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Gluten Sensitivity and Communion in the Catholic Church

Alex Catti (July 13, 2017)
Rumors have been circulating that the Catholic Church has decided to disregard the health of some of its parishioners. The subject of this chatter concerns those who have Celiac Disease or other types of gluten sensitivities. However, the Catholic Church is not inadvertently prohibiting its members with Celiac Disease from receiving communion. In fact, the Church even offers a couple of substitute options for those who are not able to consume gluten.

On Saturday, July 8th, the Congregation for Divine Worship and the Discipline of the Sacraments sent a circular letter to bishops with the goal of reminding clergy of the acceptable standards for the Eucharist. Despite some initial reports, this letter does not create any new criteria for a standard communion host. Various media outlets got ahold of the document and began inciting worry among churchgoers. Headlines were popping up that Pope Francis doesn’t care about parishioners with Celiac Disease. However, these rumors turned out to be false.

The Letter

At the request of the Pope, the Congregation for Divine Worship and the Discipline of the Sacraments sent a letter to bishops. The Catholic News Agency states that a reminder letter is usually issued “when someone, generally a bishop, has raised a question or has been alerted of a possible abuse of the norm.” Perhaps the motivation for this letter stemmed from the fact that there are now multiple sources for buying bread for the sacrament of communion, which wasn’t an option before. According to the letter, “Until recently it was certain religious communities who took care of baking the bread and making the wine for the celebration of the Eucharist. Today, however, these materials are also sold in supermarkets and other stores and even over the internet. In order to remove any doubt about the validity of the matter for the Eucharist, this Dicastery suggests that Ordinaries should give guidance in this regard by, for example, guaranteeing the Eucharistic matter through special certification.”

No mention of gluten so far. However, later on in the letter, the question of gluten arises: “Hosts that are completely gluten-free are invalid matter for the celebration of the Eucharist. Low-gluten hosts (partially gluten-free) are valid matter, provided they contain a sufficient amount of gluten to obtain the confection of bread without the addition of foreign materials and without the use of procedures that would alter the nature of bread (A. 1-2).” Although parishioners may not have been familiar with this standard before the publication of the recent letter, this is not a new addition to Catholic Church’s standards.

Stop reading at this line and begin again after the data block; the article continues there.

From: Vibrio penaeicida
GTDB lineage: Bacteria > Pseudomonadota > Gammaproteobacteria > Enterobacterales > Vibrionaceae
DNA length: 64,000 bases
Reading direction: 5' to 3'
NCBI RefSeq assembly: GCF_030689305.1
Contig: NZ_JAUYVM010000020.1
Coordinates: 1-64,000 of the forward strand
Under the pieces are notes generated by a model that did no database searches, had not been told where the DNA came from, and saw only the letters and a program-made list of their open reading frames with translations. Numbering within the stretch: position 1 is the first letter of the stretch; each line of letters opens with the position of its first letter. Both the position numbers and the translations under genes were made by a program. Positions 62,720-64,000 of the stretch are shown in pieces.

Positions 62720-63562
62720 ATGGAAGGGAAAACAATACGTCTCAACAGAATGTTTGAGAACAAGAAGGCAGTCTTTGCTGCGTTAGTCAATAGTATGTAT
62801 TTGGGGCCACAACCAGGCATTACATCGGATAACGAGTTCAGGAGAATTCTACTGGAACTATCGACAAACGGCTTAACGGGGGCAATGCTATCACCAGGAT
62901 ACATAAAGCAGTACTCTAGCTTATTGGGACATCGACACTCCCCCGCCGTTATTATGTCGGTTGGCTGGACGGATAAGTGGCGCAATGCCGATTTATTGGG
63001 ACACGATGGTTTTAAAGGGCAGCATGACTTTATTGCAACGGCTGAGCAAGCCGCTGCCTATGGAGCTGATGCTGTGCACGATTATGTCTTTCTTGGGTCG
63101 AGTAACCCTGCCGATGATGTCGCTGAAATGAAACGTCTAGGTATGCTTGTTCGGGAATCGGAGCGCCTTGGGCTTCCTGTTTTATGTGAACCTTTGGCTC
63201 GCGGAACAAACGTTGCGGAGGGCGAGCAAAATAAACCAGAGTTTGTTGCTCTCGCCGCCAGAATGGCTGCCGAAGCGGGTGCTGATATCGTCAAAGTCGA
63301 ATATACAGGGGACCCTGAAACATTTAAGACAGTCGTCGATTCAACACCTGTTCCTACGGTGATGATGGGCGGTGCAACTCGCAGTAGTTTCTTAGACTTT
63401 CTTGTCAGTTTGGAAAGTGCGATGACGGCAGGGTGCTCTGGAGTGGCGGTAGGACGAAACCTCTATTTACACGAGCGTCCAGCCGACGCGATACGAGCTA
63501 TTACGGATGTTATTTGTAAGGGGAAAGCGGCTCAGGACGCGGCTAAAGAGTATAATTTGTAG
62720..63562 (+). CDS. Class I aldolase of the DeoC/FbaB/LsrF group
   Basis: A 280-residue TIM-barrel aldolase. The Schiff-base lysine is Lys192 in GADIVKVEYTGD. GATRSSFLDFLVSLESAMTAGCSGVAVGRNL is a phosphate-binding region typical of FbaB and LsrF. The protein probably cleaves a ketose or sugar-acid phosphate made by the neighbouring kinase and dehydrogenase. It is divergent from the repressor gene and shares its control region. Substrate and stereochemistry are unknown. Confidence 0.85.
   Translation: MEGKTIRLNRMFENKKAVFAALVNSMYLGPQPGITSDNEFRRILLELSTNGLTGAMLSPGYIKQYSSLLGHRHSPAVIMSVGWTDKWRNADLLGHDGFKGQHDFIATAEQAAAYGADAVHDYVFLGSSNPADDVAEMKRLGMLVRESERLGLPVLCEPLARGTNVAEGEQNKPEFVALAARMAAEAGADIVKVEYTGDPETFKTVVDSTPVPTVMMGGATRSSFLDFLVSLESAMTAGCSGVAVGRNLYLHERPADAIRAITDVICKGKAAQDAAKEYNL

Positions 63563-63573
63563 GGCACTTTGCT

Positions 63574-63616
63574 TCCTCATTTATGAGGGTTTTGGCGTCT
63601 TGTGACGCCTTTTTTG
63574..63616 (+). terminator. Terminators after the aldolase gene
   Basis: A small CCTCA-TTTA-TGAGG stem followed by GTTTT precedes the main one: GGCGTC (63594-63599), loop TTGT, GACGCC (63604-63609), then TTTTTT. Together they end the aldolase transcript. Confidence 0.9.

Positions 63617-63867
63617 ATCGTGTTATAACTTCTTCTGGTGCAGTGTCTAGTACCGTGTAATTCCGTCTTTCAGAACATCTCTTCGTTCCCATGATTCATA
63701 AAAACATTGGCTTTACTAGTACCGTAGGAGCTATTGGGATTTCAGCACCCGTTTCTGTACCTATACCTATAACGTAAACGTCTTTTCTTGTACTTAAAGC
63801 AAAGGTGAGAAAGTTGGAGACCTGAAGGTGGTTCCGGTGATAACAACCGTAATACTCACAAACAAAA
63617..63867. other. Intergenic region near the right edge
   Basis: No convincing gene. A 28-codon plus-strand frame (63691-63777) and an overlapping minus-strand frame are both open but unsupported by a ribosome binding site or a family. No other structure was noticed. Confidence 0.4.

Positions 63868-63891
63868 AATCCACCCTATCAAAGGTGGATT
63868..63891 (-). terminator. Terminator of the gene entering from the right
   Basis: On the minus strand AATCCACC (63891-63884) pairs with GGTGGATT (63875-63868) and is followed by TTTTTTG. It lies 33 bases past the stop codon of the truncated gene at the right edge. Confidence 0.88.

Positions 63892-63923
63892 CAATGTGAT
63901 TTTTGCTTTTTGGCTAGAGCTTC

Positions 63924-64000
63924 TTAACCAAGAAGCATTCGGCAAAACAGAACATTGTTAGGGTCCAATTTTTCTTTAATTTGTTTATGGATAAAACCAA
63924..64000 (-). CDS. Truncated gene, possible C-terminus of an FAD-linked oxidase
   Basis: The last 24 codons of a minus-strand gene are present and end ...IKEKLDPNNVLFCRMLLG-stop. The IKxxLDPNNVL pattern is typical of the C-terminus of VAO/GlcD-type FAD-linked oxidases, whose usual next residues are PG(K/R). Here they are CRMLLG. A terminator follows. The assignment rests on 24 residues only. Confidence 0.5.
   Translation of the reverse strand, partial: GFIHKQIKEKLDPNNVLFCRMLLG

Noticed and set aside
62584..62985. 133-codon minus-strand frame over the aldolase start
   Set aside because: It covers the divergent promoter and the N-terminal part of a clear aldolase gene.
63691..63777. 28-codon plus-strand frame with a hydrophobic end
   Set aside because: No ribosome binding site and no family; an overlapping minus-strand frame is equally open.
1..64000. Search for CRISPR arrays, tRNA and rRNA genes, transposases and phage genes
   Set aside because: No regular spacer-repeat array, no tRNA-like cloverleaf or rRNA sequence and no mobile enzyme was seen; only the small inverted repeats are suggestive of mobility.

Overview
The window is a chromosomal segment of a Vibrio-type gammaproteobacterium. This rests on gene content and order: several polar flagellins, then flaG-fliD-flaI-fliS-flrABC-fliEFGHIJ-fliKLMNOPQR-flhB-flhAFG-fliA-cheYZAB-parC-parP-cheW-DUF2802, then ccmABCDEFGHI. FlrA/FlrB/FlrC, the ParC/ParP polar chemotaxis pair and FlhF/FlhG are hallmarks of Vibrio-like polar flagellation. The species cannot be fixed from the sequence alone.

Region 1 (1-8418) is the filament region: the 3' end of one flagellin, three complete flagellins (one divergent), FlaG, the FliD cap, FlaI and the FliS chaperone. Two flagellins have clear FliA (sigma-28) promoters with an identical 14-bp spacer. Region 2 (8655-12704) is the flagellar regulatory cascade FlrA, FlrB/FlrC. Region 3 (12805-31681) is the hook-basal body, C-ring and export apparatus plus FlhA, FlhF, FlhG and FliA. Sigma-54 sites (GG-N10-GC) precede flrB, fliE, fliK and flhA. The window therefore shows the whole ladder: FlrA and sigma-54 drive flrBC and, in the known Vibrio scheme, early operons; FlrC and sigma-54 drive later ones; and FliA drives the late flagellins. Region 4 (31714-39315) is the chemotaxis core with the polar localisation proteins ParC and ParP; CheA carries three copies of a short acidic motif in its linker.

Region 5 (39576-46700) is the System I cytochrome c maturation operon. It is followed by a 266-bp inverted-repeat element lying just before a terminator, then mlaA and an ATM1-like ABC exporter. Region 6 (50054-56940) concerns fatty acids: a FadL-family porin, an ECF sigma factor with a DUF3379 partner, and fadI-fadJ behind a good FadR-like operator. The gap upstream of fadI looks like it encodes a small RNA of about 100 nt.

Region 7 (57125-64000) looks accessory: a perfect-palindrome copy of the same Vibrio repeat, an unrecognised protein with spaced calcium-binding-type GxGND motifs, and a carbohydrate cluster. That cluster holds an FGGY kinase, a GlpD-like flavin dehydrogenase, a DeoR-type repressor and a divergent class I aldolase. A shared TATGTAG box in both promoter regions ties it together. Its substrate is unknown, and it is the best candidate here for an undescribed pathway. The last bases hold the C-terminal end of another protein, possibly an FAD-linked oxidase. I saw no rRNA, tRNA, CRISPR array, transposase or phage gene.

Why Gluten?

The answer to this lies in history. Wheat bread and wine are what Christ originally used when he instituted the sacrament. Therefore, the bread needed to be made with a certain amount of gluten in order to be considered wheat bread. If any other substance was added in place of gluten, the “nature of bread” would then be altered, which would render it unfit for the sacrament. More on the wine later.

What to Do in Case of Gluten Sensitivity

There are a couple of options if you suffer from Celiac Disease or other gluten-related sensitivities. Father Joseph Faulker is a priest living with Celiac Disease. As a priest who celebrates multiple masses in one day, Fr. Faulker understands this issue very well. He states that a potential alternative could be to use low-gluten hosts, some of which are made by the the Benedictine Sisters of Perpetual Adoration in Clyde, Missouri. These wafers contain a gluten concentration of 20 parts per million, which is low enough to be approved by the Italian Celiac Association (AiC), an organization that places strict guidelines on acceptable foods for those with Gluten sensitivities. The AiC also states that individuals with Celiac Disease may consume a host with a gluten concentration of 100 parts per million without adverse health effects. The church’s official letter even states that a low-gluten host is acceptable: “The Ordinary is competent to give permission for an individual priest or layperson to use low-gluten hosts or mustum for the celebration of the Eucharist. Permission can be granted habitually, for as long as the situation continues which occasioned the granting of permission” (C. 1).”

However, if an individual still feels skeptical about consuming a wafer, it’s also possible to receive communion solely through wine. Fr. Faulkner states, “the safest and most certain thing a person could do would be to ask to receive (the Precious Blood) from a chalice other than the chalice that the priest uses.” Fr. Faulker specifies the stipulation regarding the priest’s chalice because a small piece of the host is dropped in that chalice, and therefore, the wine is contaminated.

No matter which way you choose to receive communion, be sure to communicate your needs to the pastor before the mass that way you ensure that your accommodations are met.

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